Ellman put that money in escrow in 2008 after failing to keep a promise to the city to provide a set amount of permanent parking in Westgate.

By early 2011, half of that money went back to Ellman's lenders as part of a deal to try to keep the Coyotes in Glendale, while the city received the other $12.5 million in the account.

What a mess.  This is what happens when politicians try to be bigshots with our money.

 

 

The City of Glendale is Pathetic

For years now I have lampooned the crazy money Glendale, AZ has thrown at the Phoenix ice hockey team in a desperate attempt to trade taxpayer money for prestige.  Let me bring you up to date:

Years ago a town of about 250,000 people committed about $200 million in taxpayer money to build a stadium for a professional ice hockey team, to attract it away from Scottsdale or downtown Phoenix to what is frankly the ass-end of the metropolitan area  (I have no problems with the west side of town, but from a geographic, demographic, and economic logic standpoint this was roughly equivalent to moving the LA Lakers to Riverside or San Bernardino).

For some weird reason, moving an ice hockey team to the desert with no base of hockey fans and locating it a good 45 minutes from the wealthier parts of town caused the team to go bankrupt.  Lots of people were willing to pay good money to haul the team back to Canada where there are, you know, ice hockey fans, but few wanted to pay good money to keep it on the west side of Phoenix.

So enter the NHL, which took the team over.  The NHL commissioner promised the other owners that it would not lose money on the deal, so it set the price of the team not at the market price (which appears to be around $100 million based on the Atlanta sale) but based on its costs, which were about $200 million.   It has agreed to try to keep the team in Glendale, but only if the city covers its operating losses of $25 million each year, which incredibly, the city has done for two years (note this is $100 a year for every man, woman, and child in the city to subsidize a hockey team).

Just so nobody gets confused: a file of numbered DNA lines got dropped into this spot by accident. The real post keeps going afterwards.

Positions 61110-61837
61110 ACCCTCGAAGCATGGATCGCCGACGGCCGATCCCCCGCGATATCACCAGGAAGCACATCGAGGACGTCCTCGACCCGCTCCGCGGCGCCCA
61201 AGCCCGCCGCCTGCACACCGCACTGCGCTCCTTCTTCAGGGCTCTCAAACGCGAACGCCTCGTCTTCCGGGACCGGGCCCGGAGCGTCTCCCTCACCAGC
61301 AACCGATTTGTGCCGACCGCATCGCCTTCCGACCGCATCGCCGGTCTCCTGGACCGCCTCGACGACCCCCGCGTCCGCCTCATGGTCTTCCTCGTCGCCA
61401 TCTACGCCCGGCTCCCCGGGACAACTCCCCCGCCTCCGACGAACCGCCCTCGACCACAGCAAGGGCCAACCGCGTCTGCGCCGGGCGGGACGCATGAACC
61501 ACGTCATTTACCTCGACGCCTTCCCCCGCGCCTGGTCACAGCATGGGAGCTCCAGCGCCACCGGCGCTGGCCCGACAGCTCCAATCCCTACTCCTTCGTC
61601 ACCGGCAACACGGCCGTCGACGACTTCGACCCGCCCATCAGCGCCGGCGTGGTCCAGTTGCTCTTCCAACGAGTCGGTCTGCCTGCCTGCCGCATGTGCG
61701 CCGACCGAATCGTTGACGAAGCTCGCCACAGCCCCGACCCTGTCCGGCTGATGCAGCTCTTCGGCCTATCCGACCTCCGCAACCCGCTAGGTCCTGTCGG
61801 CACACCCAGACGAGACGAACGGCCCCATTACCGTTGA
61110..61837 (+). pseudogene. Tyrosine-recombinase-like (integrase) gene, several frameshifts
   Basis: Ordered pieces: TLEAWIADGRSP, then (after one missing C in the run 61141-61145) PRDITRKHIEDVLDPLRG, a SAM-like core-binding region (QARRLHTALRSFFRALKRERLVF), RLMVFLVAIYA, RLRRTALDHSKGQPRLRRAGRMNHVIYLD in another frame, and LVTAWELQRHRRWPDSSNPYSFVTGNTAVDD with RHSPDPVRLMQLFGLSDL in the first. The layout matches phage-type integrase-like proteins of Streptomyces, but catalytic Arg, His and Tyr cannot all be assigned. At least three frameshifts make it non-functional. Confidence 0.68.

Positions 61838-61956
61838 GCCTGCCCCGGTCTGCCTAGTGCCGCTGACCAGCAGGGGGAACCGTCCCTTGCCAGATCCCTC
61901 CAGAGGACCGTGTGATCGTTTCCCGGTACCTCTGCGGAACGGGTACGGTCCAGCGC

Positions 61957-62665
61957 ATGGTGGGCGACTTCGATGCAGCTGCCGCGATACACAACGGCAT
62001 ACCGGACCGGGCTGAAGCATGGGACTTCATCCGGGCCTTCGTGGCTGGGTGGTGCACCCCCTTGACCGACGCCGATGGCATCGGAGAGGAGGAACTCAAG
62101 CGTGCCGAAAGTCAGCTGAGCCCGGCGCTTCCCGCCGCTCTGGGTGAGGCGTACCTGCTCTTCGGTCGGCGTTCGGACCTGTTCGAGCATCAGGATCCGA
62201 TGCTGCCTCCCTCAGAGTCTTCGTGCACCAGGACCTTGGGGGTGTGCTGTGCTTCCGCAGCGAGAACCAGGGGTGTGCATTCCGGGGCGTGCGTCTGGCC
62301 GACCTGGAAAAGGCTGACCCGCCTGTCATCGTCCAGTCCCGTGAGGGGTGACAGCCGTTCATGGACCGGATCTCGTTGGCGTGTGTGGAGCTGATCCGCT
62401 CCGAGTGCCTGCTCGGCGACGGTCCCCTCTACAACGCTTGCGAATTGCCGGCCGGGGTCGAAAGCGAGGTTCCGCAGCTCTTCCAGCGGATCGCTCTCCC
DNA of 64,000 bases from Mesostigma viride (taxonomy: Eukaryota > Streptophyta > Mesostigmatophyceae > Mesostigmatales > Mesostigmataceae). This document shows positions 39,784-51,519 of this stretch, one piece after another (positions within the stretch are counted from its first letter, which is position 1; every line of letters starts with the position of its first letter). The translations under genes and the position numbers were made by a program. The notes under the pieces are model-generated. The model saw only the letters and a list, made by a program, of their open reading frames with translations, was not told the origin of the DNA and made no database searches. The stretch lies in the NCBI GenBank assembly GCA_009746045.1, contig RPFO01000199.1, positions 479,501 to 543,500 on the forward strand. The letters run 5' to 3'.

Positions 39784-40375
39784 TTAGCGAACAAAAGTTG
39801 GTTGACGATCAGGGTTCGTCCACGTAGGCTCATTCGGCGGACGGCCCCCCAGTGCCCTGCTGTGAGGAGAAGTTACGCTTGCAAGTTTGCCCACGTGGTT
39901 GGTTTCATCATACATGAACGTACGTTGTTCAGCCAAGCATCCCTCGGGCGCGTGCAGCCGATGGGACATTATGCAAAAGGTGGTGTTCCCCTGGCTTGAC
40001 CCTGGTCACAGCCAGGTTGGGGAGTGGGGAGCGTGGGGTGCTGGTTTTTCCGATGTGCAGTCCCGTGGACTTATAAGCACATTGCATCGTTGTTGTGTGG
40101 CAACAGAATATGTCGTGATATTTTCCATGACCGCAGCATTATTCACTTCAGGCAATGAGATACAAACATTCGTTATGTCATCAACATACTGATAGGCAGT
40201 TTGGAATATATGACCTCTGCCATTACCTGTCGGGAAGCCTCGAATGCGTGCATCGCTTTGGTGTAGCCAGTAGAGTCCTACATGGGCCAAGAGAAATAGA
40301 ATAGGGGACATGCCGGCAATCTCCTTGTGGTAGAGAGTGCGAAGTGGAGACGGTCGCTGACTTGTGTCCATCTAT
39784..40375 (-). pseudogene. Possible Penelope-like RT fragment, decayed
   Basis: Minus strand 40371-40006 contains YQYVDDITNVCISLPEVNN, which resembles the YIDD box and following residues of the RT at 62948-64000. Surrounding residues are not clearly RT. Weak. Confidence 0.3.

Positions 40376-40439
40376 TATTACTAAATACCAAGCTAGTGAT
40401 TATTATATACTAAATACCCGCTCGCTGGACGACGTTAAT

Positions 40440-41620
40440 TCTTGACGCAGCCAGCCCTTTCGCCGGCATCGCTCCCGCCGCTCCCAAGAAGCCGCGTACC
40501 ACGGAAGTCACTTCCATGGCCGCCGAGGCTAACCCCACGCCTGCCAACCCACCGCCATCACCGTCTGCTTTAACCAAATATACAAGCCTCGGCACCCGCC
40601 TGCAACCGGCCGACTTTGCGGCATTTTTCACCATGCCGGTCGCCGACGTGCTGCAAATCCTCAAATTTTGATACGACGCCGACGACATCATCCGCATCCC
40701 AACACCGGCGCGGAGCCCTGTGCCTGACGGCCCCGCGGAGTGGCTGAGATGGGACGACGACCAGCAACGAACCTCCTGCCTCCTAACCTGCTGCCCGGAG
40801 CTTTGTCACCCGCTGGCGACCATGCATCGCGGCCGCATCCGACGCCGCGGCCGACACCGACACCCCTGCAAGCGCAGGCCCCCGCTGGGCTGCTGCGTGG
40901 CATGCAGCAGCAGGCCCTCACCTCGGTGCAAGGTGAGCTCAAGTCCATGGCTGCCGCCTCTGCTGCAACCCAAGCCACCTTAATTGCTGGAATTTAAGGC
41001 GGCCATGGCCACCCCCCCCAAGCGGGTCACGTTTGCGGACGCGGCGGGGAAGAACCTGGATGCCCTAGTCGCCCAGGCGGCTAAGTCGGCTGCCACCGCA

The team may be worth $200 million in Canada, but it is only worth $100 million in Glendale (at most) so it does not sell.  The city agreed to make up the $100 million difference  with a bond issue (and throw another $90+ million in to boot), which almost closed the deal with one buyer until the Goldwater Institute pointed out that this kind of subsidy was illegal under the AZ constitution.  And so the situation sits.  The asking price is still $200 million, which no one will pay if they have to keep the team in Glendale.  And the city keeps forking over $25 million a year to the NHL to keep the team running.

OK, so that is the background.  Here is the new news.

The league, which purchased the Phoenix Coyotes at a bankruptcy court auction in 2009, has been managing the team and city-owned arena until an owner willing to keep the team in Glendale can be found. The city paid $25 million to the NHL during the 2010-11 season and pledged another $25 million for the current season, which is expected to come due in May.

To fulfill that pledge, the city put $20 million in escrow and still needs to come up with $5 million.

The hefty payouts have nearly drained the city's reserves, leading to a recent drop in the city's bond rating.

And the city is looking at a deficit next fiscal year that one councilwoman has estimated could reach $30 million. A possible sales-tax hike, furloughs and program cuts are on the table to close the spending gap....

During Tuesday's budget talks, [Glendale Mayor] Scruggs asked council members to join her in signing a letter to NHL Commissioner Gary Bettman to "release us from that $20 million in escrow and let us pay over time."

None of the councilmembers responded to her request. Councilman Manny Martinez later told The Republic he would "have to think about it in light of what is going on."

Scruggs said if the city can get back the $20 million from escrow and pay the NHL an initial $5 million, "our problems and everything our employees are fearful of would pretty much go away."

Translation:  Dear NHL, we are idiots and committed a bunch of money to a stupid purpose that we can't really afford.  Would you pretty please let us out of our commitment?  Hilarious and pathetic.  The chickens are coming home to roost by the millions.